Your use, in so many passages of your Encyclical, of the inclusive term “property” or “private” property,
of which in morals nothing can be either affirmed or denied, makes your meaning,
if we take isolated sentences, in many places ambiguous. But reading it as
a whole, there can be no doubt of your intention that private property in
land shall be understood when you speak merely of private property. With
this interpretation, I find that the reasons you urge for private property
in land are eight. Let us consider them in order of presentation. You urge:
1. That what is bought with rightful property is rightful property. (RN,
paragraph 5) ...
2. That private property in land proceeds from man’s gift of reason.
(RN, paragraphs 6-7.) ...
3. That private property in land deprives no one of the use of land. (RN,
paragraph 8.) ...
4. That Industry expended on land gives ownership in the land itself. (RN,
paragraphs 9-10.) ...
5. That private property in land has the support of the common opinion of
mankind, and has conduced to peace and tranquillity, and that it is sanctioned
by Divine Law. (RN, paragraph 11.) ...
6. That fathers should provide for their children and that private property
in land is necessary to enable them to do so. (RN, paragraphs 14-17.) ...
7. That the private ownership of land stimulates industry, increases wealth,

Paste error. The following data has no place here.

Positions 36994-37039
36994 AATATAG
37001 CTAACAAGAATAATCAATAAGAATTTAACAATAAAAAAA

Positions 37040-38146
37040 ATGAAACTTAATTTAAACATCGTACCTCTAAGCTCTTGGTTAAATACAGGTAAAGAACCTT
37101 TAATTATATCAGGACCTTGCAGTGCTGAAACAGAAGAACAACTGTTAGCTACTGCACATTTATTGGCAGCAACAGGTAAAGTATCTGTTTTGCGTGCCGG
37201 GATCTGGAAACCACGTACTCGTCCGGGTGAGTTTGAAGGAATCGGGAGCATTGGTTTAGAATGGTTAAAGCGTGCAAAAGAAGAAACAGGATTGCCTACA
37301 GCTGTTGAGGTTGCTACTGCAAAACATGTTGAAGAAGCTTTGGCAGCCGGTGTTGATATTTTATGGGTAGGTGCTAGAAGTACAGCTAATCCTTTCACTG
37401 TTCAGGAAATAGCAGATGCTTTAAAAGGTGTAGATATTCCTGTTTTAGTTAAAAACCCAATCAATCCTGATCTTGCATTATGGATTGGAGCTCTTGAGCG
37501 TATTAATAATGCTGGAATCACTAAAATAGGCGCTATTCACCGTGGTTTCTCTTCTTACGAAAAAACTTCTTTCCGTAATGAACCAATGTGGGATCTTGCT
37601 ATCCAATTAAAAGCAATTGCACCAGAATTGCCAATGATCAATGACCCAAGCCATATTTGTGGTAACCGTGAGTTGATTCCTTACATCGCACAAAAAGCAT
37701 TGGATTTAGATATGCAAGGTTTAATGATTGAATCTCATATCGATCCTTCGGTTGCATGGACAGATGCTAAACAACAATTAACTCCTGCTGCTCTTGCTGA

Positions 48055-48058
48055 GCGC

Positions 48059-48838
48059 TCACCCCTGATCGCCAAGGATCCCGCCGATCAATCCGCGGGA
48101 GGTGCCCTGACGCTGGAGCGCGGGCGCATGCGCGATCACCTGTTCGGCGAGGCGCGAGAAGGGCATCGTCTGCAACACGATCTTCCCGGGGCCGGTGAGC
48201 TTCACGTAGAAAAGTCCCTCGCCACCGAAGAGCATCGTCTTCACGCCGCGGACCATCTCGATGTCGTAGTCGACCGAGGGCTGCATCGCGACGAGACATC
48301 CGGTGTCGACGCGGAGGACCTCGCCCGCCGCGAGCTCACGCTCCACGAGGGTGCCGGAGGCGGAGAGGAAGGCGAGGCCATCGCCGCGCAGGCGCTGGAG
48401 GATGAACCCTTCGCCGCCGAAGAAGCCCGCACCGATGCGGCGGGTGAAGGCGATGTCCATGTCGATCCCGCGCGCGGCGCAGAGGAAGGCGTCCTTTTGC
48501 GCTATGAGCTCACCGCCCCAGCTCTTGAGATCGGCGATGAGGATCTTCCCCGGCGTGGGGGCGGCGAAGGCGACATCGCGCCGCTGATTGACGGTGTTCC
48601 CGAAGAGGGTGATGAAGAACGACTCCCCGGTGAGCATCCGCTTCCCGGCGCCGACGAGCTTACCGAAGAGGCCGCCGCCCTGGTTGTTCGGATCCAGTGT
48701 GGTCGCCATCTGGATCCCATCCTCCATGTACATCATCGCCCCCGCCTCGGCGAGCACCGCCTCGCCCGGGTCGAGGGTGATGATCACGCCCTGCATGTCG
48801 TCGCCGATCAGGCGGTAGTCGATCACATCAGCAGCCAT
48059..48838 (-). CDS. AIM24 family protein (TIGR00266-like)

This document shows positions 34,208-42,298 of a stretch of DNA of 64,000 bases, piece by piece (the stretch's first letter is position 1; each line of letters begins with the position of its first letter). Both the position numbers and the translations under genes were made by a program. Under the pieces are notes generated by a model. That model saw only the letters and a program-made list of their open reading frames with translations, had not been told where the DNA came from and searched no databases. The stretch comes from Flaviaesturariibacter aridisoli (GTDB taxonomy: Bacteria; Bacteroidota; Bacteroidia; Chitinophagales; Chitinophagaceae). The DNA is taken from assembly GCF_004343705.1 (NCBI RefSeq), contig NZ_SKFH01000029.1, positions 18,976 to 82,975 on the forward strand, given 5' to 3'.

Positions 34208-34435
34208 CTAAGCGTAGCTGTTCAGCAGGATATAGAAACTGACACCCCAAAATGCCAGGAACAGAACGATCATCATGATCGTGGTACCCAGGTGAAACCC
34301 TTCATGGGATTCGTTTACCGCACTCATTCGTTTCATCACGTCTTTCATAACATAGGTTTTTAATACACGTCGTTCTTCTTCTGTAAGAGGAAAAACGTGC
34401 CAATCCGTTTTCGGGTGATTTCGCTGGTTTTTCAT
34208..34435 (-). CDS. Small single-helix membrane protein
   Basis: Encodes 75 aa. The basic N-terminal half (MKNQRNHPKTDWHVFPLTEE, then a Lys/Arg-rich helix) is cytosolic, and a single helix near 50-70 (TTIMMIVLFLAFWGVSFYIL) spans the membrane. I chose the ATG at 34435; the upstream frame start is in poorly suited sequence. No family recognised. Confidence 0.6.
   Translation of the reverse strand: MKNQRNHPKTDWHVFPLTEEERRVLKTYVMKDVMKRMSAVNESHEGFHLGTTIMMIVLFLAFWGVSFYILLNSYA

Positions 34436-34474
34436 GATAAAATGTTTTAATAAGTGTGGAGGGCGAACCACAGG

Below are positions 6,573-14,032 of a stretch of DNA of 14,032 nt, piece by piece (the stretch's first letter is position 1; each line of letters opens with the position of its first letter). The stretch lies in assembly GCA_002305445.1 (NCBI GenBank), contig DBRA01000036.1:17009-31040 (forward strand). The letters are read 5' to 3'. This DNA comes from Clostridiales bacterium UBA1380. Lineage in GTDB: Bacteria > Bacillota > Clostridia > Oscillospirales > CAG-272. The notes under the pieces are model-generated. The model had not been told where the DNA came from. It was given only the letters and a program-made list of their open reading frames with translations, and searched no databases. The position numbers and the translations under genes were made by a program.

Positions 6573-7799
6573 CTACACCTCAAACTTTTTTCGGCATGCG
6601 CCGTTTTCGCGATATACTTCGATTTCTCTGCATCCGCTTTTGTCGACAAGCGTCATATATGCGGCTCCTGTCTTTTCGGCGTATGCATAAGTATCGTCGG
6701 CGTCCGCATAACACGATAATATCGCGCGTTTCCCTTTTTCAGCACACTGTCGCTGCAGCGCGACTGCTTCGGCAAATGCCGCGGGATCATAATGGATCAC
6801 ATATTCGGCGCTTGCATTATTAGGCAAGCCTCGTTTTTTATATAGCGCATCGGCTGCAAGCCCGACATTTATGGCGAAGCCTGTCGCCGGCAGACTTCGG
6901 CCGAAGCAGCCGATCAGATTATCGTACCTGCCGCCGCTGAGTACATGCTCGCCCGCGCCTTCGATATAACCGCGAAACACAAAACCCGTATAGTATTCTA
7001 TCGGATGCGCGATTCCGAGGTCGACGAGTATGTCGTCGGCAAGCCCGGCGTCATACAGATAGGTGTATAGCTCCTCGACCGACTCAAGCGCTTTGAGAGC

and attaches men to the soil and to their country. (RN, paragraph 51.) ...
8. That the right to possess private property in land is from nature, not
from man; that the state has no right to abolish it, and that to take the
value of landownership in taxation would be unjust and cruel to the private
owner. (RN, paragraph 51.)
2. That private property in land proceeds from man’s gift of reason.
In the second place your Holiness argues that man possessing reason and
forethought may not only acquire ownership of the fruits of the earth, but
also of the earth itself, so that out of its products he may make provision
for the future.
Reason, with its attendant forethought, is indeed the distinguishing attribute
of man; that which raises him above the brute, and shows, as the Scriptures
declare, that he is created in the likeness of God. And this gift of reason
does, as your Holiness points out, involve the need and right of private
property in whatever is produced by the exertion of reason and its attendant
forethought, as well as in what is produced by physical labor. In truth,
these elements of man’s production are inseparable, and labor involves
the use of reason. It is by his reason that man differs from the animals
in being a producer, and in this sense a maker. Of themselves his physical
powers are slight, forming as it were but the connection by which the mind
takes hold of material things, so as to utilize to its will the matter and
forces of nature. It is mind, the intelligent reason, that is the prime mover
in labor, the essential agent in production.
The right of private ownership does therefore indisputably attach to things
provided by man’s reason and forethought. But it cannot attach to things
provided by the reason and forethought of God!